CBS: Inquiry into risks of data access

/ Author: Meindert Kappe
Colleagues working on laptop, ipad and telephone
© Hollandse Hoogte / EyeEm GmbH
Statistics Netherlands (CBS) is launching an inquiry to determine whether the provision of access to privacy-sensitive data by external researchers can be maintained in its current form. In view of the ongoing data revolution, increasing concerns about data espionage and the enforcement of stricter requirements regarding privacy and information security, the question has arisen whether the risks of improper disclosure of data on private citizens or companies are not becoming too great.

Authorisation regulated by law

CBS collects government administrative data on Dutch citizens and enterprises for the mandatory production of official statistics. To this end, CBS has been given a unique mandate under Dutch law. CBS removes all individual identity description elements from the data and stores them in a highly secure manner. CBS guarantees that the privacy of citizens and enterprises is never violated. To this end, it has ensured that its internal processes are highly secured.


At the same time, CBS may provide academic researchers at Dutch universities and knowledge institutions with access to privacy-sensitive data within a highly secure environment (the so-called remote access facility). This is part of the statutory task bestowed on CBS, which includes serving academic research. In addition, a growing number of researchers at authorised universities within Europe as well as in e.g. the US, Australia, Japan and Hong Kong are receiving permission for access to CBS data. Finally, over the past few years, more and more commercial companies have requested and obtained access for their own statistical research.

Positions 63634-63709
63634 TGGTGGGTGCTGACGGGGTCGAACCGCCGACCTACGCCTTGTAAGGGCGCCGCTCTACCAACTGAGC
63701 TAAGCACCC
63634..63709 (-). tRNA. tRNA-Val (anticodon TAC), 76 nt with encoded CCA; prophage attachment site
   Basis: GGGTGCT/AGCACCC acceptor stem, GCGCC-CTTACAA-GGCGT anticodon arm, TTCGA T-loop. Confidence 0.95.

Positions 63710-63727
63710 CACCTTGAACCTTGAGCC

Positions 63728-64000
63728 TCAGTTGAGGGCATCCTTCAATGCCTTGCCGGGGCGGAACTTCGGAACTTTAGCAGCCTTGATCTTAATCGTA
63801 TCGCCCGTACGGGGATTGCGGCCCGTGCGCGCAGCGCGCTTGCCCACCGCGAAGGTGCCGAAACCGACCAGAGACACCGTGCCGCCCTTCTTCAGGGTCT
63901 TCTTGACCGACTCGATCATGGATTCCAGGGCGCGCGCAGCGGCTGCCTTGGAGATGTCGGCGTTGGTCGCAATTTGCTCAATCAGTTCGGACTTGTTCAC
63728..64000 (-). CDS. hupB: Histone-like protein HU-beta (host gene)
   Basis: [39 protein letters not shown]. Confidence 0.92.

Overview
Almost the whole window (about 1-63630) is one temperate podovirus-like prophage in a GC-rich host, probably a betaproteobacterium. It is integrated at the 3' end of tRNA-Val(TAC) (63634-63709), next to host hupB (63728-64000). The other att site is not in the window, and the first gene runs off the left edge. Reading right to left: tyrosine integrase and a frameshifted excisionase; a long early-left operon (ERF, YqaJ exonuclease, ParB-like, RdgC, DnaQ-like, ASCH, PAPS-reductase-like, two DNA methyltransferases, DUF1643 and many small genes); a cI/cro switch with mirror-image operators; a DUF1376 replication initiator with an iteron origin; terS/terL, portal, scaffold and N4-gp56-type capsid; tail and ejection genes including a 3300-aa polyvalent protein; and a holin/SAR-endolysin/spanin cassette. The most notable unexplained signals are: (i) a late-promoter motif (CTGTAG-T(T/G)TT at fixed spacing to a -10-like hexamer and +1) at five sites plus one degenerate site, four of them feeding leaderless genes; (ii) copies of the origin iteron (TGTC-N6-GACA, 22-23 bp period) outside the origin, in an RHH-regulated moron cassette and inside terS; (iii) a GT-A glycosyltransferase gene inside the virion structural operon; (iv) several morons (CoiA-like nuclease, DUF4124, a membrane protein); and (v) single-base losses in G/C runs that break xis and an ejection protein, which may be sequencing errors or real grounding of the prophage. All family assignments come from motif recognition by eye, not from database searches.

New demands on privacy protection

The revolution in data collection and data analysis has provided a considerable boost to opportunities for external researchers and therefore to the number of requests for access. This increases the associated risks, also due to the growing technological potential and rising concerns about data espionage. Furthermore, relevant legislation (GDPR) poses new demands on privacy protection. CBS is concerned as to whether the risks are still manageable under the current system and has launched an inquiry into these risks. Last November, Minister Wiebes of Economic Affairs and Climate already announced this inquiry to the Dutch House of Representatives. The inquiry will be led by an independent expert and largely be carried out by external experts. The importance of privacy and information security is given top priority in this inquiry. The ensuing results might lead to changes in the way CBS provides access to its data, taking account of the importance of access to flexible analyses with scientific and social relevance.

The institutions which conduct their own research with privacy-sensitive data and their projects are listed on the CBS website.

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